I teach computing to children and I can definitely see the value in such a game. If the children just learn which way around the less than and greater than signs go then that would be a bonus! Repeatedly being exposed to reading conditional statements with a real purpose in mind should embed the concepts so that children can just get on with using them when they come to programming.

The game has a strong visual appeal which should attract interest from girls and boys.

CodeBots is available as a physical board game but it's also available as a printable PDF which is especially useful for international buyers and as a lower cost option.

There's also a matching CodeBots Workbook that teaches children the Java programming language.

coding Farmers: The Java Programming Board Game For Kids

Coding Farmers is another board game to teach children the basics of programming in the Java language. Java is a real programming language which is widely used in industry.

Coding Farmers is aimed at children from age 7 up.

The game starts with instructions written in English-based pseudo code, as children advance they start using cards that have instructions written in Java.

Board games are a fun way to teach kids about computing concepts while giving them some time away from computer screens.

Children will be able to learn about conditional logic and loops - important concepts in computer programming.

The element of competition in a board game is a good motivator to encourage kids to work hard.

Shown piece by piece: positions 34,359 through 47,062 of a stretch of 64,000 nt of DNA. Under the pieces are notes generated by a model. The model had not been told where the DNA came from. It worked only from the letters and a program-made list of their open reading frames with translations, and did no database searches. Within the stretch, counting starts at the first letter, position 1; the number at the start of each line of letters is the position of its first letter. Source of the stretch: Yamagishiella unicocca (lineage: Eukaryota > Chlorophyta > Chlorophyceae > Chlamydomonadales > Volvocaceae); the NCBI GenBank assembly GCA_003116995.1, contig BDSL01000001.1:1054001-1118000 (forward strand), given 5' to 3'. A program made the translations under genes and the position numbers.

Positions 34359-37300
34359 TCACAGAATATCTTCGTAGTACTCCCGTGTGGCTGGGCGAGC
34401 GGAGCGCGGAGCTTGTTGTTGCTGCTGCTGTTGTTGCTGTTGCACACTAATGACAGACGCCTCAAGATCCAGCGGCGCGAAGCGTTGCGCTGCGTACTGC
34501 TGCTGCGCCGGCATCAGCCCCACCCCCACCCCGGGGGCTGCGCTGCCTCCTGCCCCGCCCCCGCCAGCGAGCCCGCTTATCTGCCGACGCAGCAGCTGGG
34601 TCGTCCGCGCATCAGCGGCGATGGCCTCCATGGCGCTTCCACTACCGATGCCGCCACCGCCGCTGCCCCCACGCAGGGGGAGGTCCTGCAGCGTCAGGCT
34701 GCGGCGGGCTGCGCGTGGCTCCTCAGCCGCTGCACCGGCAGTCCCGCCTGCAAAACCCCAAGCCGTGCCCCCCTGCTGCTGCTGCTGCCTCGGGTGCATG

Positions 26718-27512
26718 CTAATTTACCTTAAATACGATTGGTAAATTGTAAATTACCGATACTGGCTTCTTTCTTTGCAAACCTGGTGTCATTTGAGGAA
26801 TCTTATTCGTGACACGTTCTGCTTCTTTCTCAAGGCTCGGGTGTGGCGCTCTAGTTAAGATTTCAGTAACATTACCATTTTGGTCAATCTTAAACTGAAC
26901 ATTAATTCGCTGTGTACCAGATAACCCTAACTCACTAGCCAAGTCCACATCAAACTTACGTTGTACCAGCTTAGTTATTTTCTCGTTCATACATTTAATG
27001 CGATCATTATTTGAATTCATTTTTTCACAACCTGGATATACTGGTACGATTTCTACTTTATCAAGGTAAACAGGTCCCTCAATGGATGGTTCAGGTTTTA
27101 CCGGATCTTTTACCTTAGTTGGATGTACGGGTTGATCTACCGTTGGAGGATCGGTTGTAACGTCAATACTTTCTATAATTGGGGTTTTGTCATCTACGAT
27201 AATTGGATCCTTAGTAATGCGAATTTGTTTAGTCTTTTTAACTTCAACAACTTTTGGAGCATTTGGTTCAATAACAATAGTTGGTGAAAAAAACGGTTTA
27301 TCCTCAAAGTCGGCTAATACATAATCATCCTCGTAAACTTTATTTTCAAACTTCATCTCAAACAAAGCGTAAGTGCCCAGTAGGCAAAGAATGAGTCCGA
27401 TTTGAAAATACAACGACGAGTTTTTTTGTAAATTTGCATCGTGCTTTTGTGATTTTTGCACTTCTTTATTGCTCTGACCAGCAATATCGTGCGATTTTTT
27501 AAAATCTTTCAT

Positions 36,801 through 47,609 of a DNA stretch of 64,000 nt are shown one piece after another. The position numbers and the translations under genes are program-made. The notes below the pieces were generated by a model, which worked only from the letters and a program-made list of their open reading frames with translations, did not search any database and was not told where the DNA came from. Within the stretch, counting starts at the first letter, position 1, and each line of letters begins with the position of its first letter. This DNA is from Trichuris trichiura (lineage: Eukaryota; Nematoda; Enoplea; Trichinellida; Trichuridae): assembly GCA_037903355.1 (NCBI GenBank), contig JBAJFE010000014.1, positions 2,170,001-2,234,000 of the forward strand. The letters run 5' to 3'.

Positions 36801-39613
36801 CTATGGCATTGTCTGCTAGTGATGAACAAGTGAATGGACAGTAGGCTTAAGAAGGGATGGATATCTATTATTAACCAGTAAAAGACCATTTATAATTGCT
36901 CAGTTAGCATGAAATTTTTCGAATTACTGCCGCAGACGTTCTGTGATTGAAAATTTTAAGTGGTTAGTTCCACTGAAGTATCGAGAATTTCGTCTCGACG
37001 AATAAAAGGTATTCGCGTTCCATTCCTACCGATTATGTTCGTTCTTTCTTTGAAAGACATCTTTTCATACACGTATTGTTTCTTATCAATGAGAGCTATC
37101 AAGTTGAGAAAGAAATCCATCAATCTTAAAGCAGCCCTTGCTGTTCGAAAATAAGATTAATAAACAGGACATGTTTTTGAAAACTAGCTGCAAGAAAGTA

The inventors of Coding Farmers claim that the game has been optimised to make sure that correctly interpreting the instructions improves children's chances of winning.

hubs = geodesic domes made simple


We're big fans of geodesic domes round here so we're really pleased to see the hubs Kickstarter project which aims to make it much easier for everyone to build geodesic domes.

Hubs offers connectors that can be used to join together wooden sticks at the correct angles to create a dome. The size of the dome is determined by the lengths of the connectors.

The Kickstarter projects offers an option to get a set of injection-moulded connectors to which sticks can be added. There's also a option that includes sticks.

There's also a mini-dome option with drinking straws (and a 3D printer model file option if you want to print your own mini hubs.)

This is a great idea. We recently made a geodesic dome from Strawbees and drinking straws with glow sticks. They're just such fun structures with clever engineering principles (thanks Buckminster Fuller.)

The hubs Kickstarter is based in the UK and offers international shipping.

Looks like just the thing for building the structure of the mini-astrodome we've been thinking of making.

Hedgehog - Educational Robotics Controller

Yes, it's another educational robot platform. Not that we mind.

Hedgehog looks really high quality and well-designed and offers fantastic educational potential for older kids, teens and adult beginners.

Hedgehog has the ability to control lots of hardware and attach lots of sensors. Hedgehog provides APIs for programming and also has its own app (for iOS and Android.)

You can attach a wide range of motors and sensors and you can build using metal parts and LEGO.

However, it is expensive compared to other options that are available. The Hedgehog Controller plus Robotics Starter Kit is 450 Euro (around £315 or almost $500.)

This probably isn't the first robotics education kit that you buy for home use or for a club or small school. But once you get in to educational robotics you quickly realize that you want more of everything. The ability to attach more motors and servors and more sensors becomes important. This is where Hedgehog fits.

It looks like a great kit for a school robotics program or club.